In chronic pancreatitis the biochemical changes are quite variable depending on the severity and stage of the disease. For instance, serum amylase may be elevated, normal or even decreased. With long-standing pancreatitis, sufficient pancreatic destruction may have occurred so that amylase cannot be elaborated. Duodenal intubations often are necessary to establish the diagnosis. A more detailed discussion here is beyond the purview of this chapter.


Case 1

(Ann. Pharmacother. 36(12):1883-1886, 2002)

A 33-year-old woman was admitted to the hospital with severe and constant upper abdominal pain (pain level score 8/10) associated with nausea. She had been diagnosed with primary hypertension and was treated with felodipine without adverse effects. Because of inadequate control of her blood pressure 10 days before admission, felodipine was discontinued and irbesartan 300 mg and hydrochlorothiazide 12.5 mg once daily was started. She denied recent alcohol intake, alcoholism, or recent viral infection. There was no personal or family history of pancreatitis, cholelithiasis, or hyperlipidemia.

Examination revealed an obese (weight 107 kg, height 169 cm) woman with low-grade fever (37.4ºC), relative hypotension (116/55 mmHg), and moderate upper abdominal tenderness with no bowel sounds. Laboratory data showed increased serum concentrations of lipase and amylase; all other hematologic and biochemical variables were normal (Table 1).

Table 1: Lab Values on Admission
Lab Value Reference Range
Alanine aminotransferase (U/L) 25 5-55
Alkaline phosphatase (U/L) 82 20-110
Amylase (U/L) 152 20-110
Bicarbonate (mEq/L) 26 22-26
Bilirubin, total (mg/dL) 0.8 0.12-1.17
Creatinine (mg/dL) 0.66 0.45-1.02
Glucose (mg/dL) 92 63-108
Hemoglobin (mg/dL) 13.6 11.5-16.0
Lipase (U/L) 1014 30-300
Oxygen, arterial (mmHg) 84 75-100
pH, arterial 7.39 7.34-7.44
Potassium (mEq/L) 4.2 3.5-5.0
Sodium (mEq/L) 139 137-145
Triglycerides (mg/dL) 87 35-155
White blood count (×103/mm3) 11.5 4.0-11.0
  1. How do you interpret these lab values?
  2. Are patient’s symptoms and clinical presentation consistent with the laboratory values?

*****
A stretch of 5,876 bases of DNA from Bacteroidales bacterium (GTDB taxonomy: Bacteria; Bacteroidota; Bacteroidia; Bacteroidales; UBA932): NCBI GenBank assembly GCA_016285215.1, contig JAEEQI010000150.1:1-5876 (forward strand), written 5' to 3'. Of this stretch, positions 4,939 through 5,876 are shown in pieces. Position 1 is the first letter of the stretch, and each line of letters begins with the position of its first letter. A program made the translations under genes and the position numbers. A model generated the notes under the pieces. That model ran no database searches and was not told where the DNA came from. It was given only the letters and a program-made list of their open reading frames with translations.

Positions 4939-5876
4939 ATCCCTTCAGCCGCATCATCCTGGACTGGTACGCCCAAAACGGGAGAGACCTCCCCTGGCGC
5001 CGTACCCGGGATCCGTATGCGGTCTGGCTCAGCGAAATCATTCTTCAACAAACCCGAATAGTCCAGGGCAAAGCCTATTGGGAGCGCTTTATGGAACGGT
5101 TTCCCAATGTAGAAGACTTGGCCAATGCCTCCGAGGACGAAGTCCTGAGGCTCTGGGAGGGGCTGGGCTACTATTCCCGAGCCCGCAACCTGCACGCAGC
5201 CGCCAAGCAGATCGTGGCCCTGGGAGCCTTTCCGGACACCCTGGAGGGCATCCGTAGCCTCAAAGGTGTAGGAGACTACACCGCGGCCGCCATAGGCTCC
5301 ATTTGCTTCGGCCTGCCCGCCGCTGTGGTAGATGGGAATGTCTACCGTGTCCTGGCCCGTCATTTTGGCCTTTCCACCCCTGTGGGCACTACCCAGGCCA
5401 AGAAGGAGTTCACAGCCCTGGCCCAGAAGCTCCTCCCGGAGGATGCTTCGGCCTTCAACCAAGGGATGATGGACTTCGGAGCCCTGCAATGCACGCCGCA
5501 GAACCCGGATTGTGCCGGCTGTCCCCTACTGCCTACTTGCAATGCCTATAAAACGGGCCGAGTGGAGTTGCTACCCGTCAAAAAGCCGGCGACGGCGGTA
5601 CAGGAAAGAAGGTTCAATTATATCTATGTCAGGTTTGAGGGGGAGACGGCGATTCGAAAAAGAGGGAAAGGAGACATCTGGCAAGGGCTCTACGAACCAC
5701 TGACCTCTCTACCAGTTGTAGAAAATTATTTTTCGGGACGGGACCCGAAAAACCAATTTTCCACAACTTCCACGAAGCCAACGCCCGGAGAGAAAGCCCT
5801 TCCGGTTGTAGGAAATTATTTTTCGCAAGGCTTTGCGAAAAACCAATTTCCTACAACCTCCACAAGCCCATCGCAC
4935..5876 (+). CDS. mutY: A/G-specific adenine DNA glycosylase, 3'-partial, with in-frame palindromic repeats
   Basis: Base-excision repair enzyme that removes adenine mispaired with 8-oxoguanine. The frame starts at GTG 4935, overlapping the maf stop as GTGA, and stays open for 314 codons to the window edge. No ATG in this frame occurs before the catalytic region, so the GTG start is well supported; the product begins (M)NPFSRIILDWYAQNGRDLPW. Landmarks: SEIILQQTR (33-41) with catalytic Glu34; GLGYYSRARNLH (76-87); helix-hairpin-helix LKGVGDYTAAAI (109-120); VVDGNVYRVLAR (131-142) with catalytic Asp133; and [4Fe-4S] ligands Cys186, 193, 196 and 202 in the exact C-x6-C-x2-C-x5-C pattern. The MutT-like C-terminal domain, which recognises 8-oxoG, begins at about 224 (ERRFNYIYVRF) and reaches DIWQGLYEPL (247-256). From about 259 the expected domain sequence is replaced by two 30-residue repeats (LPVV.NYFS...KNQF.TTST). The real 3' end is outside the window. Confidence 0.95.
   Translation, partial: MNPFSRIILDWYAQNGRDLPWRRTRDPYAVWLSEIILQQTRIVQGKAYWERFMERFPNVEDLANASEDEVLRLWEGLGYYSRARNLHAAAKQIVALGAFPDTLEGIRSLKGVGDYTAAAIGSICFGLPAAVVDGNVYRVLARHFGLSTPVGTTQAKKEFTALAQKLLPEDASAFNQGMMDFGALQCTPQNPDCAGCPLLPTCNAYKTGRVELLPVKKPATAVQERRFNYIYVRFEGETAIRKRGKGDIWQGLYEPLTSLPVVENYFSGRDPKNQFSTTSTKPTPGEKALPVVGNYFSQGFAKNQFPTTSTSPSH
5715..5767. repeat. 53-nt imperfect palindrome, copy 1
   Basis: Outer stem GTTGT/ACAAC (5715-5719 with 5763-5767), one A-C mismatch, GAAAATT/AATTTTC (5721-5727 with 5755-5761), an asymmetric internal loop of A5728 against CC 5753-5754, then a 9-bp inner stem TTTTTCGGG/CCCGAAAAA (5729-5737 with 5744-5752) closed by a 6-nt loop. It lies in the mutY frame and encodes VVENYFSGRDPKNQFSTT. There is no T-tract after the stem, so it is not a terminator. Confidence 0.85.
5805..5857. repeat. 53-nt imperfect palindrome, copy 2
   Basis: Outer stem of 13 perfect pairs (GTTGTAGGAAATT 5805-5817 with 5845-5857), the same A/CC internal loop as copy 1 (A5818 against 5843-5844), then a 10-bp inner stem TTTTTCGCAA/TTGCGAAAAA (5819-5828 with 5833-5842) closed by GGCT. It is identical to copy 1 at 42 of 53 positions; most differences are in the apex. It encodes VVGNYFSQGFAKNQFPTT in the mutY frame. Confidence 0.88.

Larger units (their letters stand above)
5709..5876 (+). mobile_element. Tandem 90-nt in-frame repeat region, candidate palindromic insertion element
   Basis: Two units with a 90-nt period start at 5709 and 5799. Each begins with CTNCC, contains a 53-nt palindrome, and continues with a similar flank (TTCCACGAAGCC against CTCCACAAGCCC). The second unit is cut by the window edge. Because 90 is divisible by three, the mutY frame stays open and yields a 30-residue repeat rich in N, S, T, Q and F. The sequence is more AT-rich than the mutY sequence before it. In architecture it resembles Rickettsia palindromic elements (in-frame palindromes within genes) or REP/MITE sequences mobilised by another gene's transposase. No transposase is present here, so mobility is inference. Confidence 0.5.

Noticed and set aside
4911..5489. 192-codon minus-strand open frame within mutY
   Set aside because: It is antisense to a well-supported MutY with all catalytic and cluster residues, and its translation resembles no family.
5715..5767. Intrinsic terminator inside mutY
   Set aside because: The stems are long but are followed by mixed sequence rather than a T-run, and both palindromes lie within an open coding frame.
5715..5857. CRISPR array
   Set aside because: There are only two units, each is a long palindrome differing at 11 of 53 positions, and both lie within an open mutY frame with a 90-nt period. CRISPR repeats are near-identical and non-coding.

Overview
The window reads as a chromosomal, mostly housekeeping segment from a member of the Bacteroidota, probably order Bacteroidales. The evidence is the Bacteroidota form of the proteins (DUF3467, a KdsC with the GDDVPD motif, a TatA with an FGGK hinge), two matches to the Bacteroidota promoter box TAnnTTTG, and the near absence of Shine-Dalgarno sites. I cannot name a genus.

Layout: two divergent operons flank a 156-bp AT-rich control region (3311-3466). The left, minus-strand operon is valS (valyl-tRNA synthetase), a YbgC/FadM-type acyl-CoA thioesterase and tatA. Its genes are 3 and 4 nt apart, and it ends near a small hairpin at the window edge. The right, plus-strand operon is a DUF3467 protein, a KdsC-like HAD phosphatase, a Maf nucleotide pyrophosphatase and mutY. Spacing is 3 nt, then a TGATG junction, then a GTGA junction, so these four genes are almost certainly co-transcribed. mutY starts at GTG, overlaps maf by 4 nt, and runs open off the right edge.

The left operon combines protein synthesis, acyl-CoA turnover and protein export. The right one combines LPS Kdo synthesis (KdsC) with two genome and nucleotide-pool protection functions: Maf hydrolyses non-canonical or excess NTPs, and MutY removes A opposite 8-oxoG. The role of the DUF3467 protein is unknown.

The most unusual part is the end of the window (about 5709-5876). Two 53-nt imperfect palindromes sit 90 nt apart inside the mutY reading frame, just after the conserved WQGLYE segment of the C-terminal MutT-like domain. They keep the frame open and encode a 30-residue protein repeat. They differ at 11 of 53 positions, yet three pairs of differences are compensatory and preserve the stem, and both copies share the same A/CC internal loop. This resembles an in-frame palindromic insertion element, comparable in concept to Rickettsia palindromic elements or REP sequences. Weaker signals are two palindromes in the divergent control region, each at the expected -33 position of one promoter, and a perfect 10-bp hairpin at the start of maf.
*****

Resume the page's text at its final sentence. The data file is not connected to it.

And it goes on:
3. What is the appropriate course of action for this patient?
  4. Is this a common ADR for this drug combination?

Case 2

A 35-year-old man is admitted to the hospital with abdominal pain of sudden onset. He also has swollen, painful salivary glands. His serum total amylase is 600 U/L.

  1. What clinical conditions may explain the hyperamylasemia?
  2. What laboratory tests should be performed to test each hypothesis?

Case 3

A 43-year-old man three years post-pneumonectomy for pulmonary adenocarcinoma is distressed to learn that his serum amylase is 450 U/L.

  1. What clinical conditions may explain the patient’s hyperamylasemia?
  2. What laboratory tests should be performed to evaluate each condition?

Case 4

A 38 year old man presents with an eight-hour history of acute abdominal pain that followed an alcoholic binge. He had been an alcoholic for several years and had a history of hepatobiliary disease. He sat on the stretcher with his knees drawn up to reduce the pain. He described the pain as very intense and “stabbing” in nature and radiating to his back. The pain increased when he was supine. He also complained of nausea. The blood pressure was normal, but the pulse rapid; the temperature 101.5 deg F. There was tenderness and rigidity in the left upper quadrant. X-ray examination showed no air under the diaphragms, and there was no evidence of pleural effusion. Laboratory values were normal in serum, except: glucose, 182 mg/dL; calcium, 7.8 mg/dL; cholesterol, 125 mg/dL; triglycerides, 210 mg/dL; amylase, total, 870 U/L; amylase, P-isoenzyme, 750 U/L;
lipase, 1400 U/L; leukocyte count, 18 x 103/ uL. Amylase returned to normal after 3 days and lipase after 7 days of admission to the hospital.

  1. What diseases should be considered in the differential diagnosis?
  2. Since the patient’s pain appears to be intra-abdominal that is not colicky, which diseases can be excluded?
  3. Can an MI be excluded on the basis of laboratory data?
  4. Do serum amylase and lipase values support pancreatitis?
  5. Would a CT scan be helpful in confirming the diagnosis?